Whose idea was it to start The Best of Zambia and how did the whole family (mum, dad, brother and you) end up working in the business?


The Best of Zambia was definitely my Dad’s idea! He is the visionary. I am a big dream queen, but even I have a hard time keeping up with his dream!

CD’s are old technology now, but when he gets something in his head, we call my Dad ‘the scratched CD”. On one of his trips back to Zambia he wanted to go out for a meal. He did something he had gotten used to doing in England. He searched online and was appalled at the results. He came back with this crazy idea which has evolved into thebestofzambia.com.

Both my parents had been made redundant. After quitting my job without a plan (not the best idea in the world), I had started freelancing in graphic design. My clients were asking me for websites. I couldn’t build websites. My parents had worked in IT, back in the day when computers were the size of rooms. We decided to give website building a go. We practised on our own projects (the rather shocking first draft of thebestofzambia.com) and on friends projects we did for free.

But it was Luke’s skills that really enabled the website side of things to take off. Technology moves so fast, we have been learning ever since! Again, the four of us have skills and experience that complements each others.

With Luke and myself in the UK and my parents in Zambia it’s hard running the business long distance. I depend on my parents to be my on the ground managing partners. It’s not ideal, but it’s the way it has to be until we have a bigger travel budget!

How many people make up the team of Best of Zambia.  How many people are you directly responsible for?

20 people. I feel a sense of responsibility for the livelihoods and personal growth of all these people. But I also do what I can to encourage our team to take on their own sense of responsibility, ownership and accountability. We have to work smart together to make this thing succeed for the greater good and for mutually beneficial business growth. Based on my experience so far, I hope this philosophy is something more employees in Zambia learn quickly.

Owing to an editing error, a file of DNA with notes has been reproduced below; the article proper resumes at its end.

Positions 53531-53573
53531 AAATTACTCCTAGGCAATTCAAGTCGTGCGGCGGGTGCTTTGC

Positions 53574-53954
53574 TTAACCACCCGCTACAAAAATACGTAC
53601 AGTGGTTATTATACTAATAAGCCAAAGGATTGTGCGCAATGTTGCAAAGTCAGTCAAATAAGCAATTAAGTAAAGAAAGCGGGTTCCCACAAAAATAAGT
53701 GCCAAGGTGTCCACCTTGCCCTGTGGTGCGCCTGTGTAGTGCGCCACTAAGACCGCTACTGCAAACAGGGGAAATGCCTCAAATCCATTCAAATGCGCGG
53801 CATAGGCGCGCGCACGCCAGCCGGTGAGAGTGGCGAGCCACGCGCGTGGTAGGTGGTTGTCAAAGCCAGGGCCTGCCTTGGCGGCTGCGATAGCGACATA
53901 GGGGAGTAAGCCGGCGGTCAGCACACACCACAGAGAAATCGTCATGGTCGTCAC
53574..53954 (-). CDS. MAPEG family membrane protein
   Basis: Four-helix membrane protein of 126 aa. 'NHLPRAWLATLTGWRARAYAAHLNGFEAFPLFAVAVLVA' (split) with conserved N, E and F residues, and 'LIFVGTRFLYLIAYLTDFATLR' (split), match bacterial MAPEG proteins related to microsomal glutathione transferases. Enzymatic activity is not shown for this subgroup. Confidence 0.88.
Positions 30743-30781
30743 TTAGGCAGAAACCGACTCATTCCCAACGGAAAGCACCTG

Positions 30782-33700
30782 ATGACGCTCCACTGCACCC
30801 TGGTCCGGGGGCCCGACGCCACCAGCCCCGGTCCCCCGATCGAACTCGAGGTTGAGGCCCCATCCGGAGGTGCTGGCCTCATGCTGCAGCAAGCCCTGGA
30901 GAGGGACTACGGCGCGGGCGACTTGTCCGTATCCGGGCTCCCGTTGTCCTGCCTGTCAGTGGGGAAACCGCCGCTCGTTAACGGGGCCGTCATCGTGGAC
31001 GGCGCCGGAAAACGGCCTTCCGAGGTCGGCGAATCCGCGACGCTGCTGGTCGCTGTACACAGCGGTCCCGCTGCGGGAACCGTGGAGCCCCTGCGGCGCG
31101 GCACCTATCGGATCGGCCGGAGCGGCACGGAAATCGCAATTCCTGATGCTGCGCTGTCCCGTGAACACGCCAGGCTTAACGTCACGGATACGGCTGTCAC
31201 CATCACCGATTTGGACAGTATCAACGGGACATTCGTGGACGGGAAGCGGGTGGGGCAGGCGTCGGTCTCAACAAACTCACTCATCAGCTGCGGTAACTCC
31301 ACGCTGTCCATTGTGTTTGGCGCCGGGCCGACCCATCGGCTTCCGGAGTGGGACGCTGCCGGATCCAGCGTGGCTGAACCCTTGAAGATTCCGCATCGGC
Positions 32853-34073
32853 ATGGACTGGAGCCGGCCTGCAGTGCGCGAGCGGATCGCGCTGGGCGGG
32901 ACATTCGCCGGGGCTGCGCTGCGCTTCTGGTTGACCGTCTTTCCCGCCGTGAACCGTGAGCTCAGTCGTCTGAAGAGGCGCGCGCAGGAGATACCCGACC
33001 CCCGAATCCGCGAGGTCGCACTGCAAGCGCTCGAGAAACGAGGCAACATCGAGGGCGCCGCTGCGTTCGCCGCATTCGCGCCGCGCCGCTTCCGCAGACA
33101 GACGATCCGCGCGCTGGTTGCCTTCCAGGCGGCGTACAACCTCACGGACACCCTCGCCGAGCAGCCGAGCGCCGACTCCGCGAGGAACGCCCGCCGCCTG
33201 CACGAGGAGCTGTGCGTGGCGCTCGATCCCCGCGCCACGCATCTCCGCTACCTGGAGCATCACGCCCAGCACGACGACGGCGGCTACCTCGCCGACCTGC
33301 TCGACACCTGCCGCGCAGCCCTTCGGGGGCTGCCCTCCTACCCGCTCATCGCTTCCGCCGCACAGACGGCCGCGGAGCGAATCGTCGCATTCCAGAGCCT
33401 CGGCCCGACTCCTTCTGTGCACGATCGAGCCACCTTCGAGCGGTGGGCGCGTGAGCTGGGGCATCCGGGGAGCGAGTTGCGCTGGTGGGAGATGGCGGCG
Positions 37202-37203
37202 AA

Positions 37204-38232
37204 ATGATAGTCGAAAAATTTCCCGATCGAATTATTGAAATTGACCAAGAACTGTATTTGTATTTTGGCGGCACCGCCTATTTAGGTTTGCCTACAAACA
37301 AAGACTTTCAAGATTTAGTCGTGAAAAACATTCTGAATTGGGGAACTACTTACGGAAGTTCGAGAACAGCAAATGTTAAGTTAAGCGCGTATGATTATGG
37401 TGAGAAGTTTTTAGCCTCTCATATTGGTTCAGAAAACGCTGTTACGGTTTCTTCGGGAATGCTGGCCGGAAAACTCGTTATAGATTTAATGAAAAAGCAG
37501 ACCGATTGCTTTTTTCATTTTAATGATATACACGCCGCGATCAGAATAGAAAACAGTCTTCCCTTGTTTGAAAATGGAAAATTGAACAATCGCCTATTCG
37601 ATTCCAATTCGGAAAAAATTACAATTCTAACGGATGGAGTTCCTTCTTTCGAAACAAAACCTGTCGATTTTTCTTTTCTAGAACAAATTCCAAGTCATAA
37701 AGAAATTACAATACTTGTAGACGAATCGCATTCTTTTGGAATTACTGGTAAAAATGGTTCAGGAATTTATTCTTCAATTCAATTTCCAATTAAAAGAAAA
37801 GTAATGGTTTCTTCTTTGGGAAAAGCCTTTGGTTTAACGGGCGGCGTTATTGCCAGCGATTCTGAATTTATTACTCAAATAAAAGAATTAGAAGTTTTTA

Having a web based company, how have the recent problems with ZESCO affected your business?

Immensely. Last year we had to invest in a backup system from Solar Suntech. The batteries charge up when there’s power and this allows us to switch to batteries when there is an electricity outage.

It was not something we had budget for, but it was not something we could ignore. Laptops are our number one tool. All our tools and systems are online. The down time would have killed us.

An equally important tool is access to the internet. This is still challenging but has come on in leaps and bounds since we started back in 2009. Our Skype or Hangout calls used to be atrocious quality, but our calls are pretty much smooth sailing these days.